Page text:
The "business rule scenarios" are more likely to be within the boundaries of one business, for example, the car rental system enforcing eligibility rules on driver age, credit score, etc. There is little or no user interface in these business rule scenarios, so they can be completely code generated from an activity diagram using the business rule composer. For processes that are primarily focused on enforcing business rules, we take the right branch: Behavioral Code Generation from Activity Diagrams using the Business Rule Composer.
Finally there is the user interface. These would be the screens of the car rental system that the reservations agent accesses, and which would trigger the business rule checks and B2B transactions. These parts of the system are best modeled using use cases, following a "use case driven" approach that's out of scope for this article, but well documented in my other books .
With all of these branches, we can compile and build using either Eclipse or Visual Studio, and use the Sparx "MDG Integration" technology to keep models and code in-synch.
Suppose you wrote an interesting application (maybe a program that automatically generated a horoscope based on your birthday and today's date), and you wanted to publish your application to the Internet so anybody in the world could purchase their horoscope from you. How would you do that? Most likely, you'd do it with a web service.
Web services support distributed, platform-independent development. Using web services, you can publish any application you choose to build over the web. A web service can be written in any language and hosted on any computer that's connected to the Internet.
The concept behind web services isn't new; previously developed similar approaches include OMG CORBA, Microsoft DCOM, and Java/RMI. You can think of a web service as something like an Internet-enabled API.
You'd describe your horoscope web service using Web Service Description Language (WSDL); an XML-based language that describes the public interface to the web service. WSDL tells you only how you can interact with the web service; it says nothing about how the web service works internally.
WSDL defines Services as collections of Network Endpoints, or Ports; a collection of Ports defines a Service. A Port associates a network address with a reusable binding, and a Message is an abstract description of the data that is being exchanged. A WSDL file has an "abstract" section that describes Ports and Messages, and a "concrete" section that describes specific instances of their usage. This file structure is shown in Figure 5.
Before we can use BPMN and BPEL to orchestrate a collaborating group of web services, we first need to be able to define the web services themselves.
WSDL Packages in Enterprise Architect are organized into Types, Messages, Ports, Bindings, and Services as shown in Figure 6.
Once we've defined our Types, Bindings, Ports, Messages, and Services, it's time to generate WSDL by right-clicking on our WSDL component and choosing Generate WSDL from the context menu. Figure 7 shows the WSDL generation in progress.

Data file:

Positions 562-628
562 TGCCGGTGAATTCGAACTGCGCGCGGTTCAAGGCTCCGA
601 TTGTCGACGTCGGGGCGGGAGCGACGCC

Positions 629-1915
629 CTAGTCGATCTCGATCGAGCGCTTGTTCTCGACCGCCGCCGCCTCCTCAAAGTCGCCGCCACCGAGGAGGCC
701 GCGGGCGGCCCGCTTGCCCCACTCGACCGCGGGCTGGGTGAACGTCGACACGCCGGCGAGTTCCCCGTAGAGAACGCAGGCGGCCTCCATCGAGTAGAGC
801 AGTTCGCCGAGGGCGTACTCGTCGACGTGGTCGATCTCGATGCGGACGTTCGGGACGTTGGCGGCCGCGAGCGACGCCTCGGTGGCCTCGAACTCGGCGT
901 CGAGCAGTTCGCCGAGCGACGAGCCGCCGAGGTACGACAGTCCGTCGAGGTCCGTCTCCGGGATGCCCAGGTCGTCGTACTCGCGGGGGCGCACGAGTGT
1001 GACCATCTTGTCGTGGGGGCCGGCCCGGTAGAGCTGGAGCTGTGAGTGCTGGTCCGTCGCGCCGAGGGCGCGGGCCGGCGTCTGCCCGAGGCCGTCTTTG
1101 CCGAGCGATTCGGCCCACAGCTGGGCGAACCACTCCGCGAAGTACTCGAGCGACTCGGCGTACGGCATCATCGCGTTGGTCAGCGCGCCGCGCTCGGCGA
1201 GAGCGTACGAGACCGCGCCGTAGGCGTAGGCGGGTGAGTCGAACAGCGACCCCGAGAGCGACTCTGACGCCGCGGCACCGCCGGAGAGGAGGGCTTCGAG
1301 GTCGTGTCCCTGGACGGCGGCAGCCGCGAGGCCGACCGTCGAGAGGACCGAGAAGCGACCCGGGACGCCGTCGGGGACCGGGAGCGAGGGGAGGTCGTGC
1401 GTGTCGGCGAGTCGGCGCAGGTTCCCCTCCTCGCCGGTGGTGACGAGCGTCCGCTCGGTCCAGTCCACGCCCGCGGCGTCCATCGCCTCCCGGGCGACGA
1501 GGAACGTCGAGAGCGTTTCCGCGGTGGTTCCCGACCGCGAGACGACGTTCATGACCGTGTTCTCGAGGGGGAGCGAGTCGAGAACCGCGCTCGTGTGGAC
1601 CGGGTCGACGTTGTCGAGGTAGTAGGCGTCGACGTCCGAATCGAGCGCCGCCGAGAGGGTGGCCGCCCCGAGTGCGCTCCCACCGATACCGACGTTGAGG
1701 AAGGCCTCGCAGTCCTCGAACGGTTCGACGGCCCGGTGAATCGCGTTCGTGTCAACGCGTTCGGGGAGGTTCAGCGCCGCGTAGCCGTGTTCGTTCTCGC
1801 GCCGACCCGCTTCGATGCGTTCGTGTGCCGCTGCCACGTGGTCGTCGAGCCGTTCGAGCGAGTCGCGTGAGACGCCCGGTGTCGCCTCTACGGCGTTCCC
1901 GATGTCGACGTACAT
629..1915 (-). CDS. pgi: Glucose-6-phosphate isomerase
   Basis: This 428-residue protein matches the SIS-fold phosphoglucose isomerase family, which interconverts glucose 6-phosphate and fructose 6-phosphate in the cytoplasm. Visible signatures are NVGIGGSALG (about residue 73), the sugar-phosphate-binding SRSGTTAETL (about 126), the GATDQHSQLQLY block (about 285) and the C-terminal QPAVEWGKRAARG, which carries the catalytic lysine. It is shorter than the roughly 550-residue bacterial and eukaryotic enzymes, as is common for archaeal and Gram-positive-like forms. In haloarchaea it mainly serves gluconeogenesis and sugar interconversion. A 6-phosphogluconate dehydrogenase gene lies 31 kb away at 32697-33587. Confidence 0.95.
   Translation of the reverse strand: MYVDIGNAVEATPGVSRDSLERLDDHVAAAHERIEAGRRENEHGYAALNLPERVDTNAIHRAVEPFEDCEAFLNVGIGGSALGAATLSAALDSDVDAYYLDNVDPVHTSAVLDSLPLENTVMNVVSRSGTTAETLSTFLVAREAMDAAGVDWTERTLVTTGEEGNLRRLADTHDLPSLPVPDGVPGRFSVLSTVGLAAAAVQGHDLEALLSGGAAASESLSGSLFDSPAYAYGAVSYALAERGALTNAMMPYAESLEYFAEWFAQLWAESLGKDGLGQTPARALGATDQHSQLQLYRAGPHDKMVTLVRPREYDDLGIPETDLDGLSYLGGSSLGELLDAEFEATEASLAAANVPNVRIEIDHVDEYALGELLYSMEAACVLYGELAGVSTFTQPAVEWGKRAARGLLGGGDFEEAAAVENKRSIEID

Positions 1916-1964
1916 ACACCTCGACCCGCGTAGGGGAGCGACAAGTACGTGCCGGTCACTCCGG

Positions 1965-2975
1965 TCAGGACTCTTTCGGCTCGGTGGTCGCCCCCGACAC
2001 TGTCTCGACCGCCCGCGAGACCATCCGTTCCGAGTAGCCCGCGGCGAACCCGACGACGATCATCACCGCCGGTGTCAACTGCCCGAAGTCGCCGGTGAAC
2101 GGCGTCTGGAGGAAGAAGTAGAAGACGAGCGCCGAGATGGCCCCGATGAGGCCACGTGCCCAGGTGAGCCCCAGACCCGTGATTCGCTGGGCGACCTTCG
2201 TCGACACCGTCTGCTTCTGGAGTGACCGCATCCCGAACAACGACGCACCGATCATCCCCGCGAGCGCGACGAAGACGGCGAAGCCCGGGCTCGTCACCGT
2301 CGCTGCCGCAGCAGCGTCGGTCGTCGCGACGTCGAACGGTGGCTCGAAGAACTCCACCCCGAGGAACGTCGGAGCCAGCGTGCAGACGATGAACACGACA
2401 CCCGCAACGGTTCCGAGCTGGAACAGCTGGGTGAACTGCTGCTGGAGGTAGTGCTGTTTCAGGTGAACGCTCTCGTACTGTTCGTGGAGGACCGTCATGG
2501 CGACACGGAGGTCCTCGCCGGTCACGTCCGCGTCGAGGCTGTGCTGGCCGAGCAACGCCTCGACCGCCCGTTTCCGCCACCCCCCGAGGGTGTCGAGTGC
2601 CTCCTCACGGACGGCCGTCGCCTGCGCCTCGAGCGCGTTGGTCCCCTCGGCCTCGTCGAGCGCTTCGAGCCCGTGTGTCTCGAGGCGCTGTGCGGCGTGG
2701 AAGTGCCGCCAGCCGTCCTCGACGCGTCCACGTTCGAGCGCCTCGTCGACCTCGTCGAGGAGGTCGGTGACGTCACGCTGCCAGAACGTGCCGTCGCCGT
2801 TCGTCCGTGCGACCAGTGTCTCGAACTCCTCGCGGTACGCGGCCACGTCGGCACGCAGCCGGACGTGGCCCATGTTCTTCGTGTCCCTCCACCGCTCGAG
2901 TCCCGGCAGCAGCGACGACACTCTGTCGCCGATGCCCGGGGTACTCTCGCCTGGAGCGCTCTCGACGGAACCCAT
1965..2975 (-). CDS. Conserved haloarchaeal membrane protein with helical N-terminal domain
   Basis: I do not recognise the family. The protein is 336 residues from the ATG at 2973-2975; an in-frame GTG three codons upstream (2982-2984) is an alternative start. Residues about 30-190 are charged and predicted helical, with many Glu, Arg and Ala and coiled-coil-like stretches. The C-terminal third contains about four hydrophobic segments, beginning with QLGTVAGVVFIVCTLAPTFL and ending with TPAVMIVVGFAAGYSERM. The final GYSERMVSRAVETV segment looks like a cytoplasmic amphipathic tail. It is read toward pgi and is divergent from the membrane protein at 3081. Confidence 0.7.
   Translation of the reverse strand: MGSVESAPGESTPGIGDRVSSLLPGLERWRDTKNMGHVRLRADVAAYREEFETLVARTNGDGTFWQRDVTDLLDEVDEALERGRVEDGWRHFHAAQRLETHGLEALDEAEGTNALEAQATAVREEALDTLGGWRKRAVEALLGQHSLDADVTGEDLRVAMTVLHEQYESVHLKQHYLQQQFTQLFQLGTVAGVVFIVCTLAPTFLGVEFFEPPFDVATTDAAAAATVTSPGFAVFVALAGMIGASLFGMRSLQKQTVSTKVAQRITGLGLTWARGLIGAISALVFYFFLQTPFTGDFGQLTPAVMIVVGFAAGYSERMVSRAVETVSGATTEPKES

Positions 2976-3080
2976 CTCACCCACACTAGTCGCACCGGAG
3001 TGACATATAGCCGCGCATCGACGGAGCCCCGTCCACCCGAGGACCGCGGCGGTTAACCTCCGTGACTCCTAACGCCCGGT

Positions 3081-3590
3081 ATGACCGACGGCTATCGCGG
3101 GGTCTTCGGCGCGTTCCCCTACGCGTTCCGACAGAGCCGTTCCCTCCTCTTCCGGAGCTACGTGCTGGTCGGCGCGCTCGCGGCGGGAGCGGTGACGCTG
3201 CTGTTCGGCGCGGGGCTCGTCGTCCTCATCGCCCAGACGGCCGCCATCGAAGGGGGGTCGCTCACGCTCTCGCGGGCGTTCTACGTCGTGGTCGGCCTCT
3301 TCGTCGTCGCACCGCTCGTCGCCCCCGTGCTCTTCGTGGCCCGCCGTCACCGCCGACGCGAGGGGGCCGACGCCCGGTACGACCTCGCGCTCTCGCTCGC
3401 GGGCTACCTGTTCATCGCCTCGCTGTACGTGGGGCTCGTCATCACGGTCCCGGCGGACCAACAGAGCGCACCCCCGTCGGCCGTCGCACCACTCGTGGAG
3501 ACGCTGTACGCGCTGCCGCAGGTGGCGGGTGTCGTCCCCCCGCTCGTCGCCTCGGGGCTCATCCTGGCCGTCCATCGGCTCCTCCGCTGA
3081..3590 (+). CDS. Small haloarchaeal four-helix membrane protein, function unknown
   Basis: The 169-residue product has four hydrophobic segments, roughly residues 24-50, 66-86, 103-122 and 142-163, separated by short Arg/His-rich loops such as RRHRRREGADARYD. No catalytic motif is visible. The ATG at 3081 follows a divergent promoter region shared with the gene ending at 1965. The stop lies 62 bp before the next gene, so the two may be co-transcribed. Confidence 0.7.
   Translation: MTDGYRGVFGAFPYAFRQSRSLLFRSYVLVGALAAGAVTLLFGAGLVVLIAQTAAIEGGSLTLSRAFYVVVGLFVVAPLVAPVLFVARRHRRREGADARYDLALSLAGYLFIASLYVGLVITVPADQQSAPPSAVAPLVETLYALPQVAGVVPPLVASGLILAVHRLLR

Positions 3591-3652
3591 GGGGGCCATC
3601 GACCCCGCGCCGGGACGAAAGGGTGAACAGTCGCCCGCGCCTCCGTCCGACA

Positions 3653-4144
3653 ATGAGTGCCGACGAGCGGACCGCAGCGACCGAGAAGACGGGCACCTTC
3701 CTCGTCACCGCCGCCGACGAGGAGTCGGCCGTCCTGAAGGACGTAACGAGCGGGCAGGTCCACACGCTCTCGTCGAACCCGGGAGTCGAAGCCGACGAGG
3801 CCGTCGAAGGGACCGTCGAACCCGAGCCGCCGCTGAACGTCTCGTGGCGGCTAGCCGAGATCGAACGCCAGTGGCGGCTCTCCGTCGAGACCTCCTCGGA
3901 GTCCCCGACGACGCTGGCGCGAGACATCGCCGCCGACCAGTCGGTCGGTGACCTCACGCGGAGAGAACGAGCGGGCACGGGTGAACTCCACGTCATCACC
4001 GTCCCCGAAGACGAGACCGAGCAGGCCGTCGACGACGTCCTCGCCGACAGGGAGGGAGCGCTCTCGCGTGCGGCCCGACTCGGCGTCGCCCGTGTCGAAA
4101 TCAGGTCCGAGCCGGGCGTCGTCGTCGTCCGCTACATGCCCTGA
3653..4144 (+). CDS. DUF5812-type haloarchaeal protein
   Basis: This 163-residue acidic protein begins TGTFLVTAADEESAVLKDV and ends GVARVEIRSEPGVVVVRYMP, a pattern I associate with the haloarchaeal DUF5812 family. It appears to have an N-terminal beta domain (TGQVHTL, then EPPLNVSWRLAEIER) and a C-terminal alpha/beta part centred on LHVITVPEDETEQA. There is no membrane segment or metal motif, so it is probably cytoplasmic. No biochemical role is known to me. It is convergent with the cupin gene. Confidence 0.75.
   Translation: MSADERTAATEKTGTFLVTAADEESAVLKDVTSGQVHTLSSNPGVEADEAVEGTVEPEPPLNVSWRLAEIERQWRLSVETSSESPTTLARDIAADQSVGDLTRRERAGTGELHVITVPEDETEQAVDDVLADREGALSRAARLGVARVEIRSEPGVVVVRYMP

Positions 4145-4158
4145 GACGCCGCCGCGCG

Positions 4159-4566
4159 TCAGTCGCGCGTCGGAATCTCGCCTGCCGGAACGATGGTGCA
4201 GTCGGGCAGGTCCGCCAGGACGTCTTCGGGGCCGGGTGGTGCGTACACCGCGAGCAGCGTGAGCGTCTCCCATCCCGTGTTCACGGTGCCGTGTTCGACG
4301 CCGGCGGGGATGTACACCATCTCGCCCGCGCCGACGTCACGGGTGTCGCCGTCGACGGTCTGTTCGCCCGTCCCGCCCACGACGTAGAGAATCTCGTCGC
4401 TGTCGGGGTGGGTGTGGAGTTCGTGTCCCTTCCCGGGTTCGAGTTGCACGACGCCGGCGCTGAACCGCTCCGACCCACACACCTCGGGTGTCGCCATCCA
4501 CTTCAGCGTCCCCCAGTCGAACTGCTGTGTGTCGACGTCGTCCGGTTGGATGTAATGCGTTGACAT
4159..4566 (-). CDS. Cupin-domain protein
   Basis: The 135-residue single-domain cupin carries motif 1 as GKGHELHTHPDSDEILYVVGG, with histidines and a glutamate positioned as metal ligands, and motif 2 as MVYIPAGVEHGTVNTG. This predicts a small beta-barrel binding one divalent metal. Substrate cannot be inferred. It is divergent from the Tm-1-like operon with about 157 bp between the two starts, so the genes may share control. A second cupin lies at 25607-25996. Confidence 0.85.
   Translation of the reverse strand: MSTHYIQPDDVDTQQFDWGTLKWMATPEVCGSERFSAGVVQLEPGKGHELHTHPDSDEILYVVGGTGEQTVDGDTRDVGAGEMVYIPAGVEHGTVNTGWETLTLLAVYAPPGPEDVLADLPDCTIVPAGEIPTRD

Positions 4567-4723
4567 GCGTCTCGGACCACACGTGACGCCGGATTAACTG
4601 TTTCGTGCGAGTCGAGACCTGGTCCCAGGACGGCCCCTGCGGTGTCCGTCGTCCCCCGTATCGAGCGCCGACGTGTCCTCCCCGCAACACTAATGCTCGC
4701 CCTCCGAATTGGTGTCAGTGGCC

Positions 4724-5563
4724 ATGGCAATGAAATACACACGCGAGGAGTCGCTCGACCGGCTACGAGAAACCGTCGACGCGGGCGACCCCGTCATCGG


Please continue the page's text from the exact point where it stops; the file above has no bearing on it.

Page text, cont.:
The result of WSDL generation for our Car Rental component can be seen in Figure 8.
The term "orchestration" is often used to describe implementing a business process by using a number of web services in a collaborative way. We'll use BPEL to orchestrate web services, and BPMN to model BPEL.
Note that it's possible to draw BPMN (Business Process Modeling Notation) diagrams to model business processes without generating BPEL (Business Process Execution Language). And, you can model BPEL using other graphical notations besides BPMN. But one of the more interesting strategies, which we're following in this roadmap, involves using BPMN to model BPEL processes .
Figure 9 shows the roadmap basic steps for using BPMN to model BPEL.
BPEL is short for WS-BPEL, which is short for Web Services Business Process Execution Language. You can use BPEL to build web services, to write programs that call web services, and to describe high-level business processes that make use of web services.
BPEL business processes are often used to implement business-to-business (B2B) transactions where one business provides a web service and another business uses it. Our car rental example in this book is an example of this sort of B2B transaction.
BPEL is sometimes referred to as an orchestration language because it supports complex orchestrations (sequences of messages being exchanged) of multiple service applications. Orchestration refers to the central control of the behavior of a distributed system as opposed to choreography, which refers to a distributed system that operates without centralized control.
There is (intentionally) no standard graphical notation for BPEL, and as a result, some vendors have invented their own notations. However, many people use BPMN (Business Process Modeling Notation) as a graphical front-end to capture BPEL process descriptions.
Figure 10 shows a BPMN diagram for our BPEL Car Rental Process. The process begins with a Start Event: a Request is received from the Customer. If the customer is of legal age to rent the vehicle, a (B2B) web service is used to check the Customer's credit card. If the card is valid, another web service is used to rent the vehicle, and a "Success" message is sent. If either the age or credit card checks fail, a "No" message is sent back to the customer.
Once we've defined our activities, gateways, and events on our BPMN diagram, we can specify additional BPEL details as attributes on our BPMN elements. In Figure 11, we're defining that the CheckCreditCard activity will be implemented as a web service, and will take a "request" message and generate a "result" response.
Finally, after we've specified our BPEL Process and validated the model, Enterprise Architect will generate the BPEL code to accomplish our business process.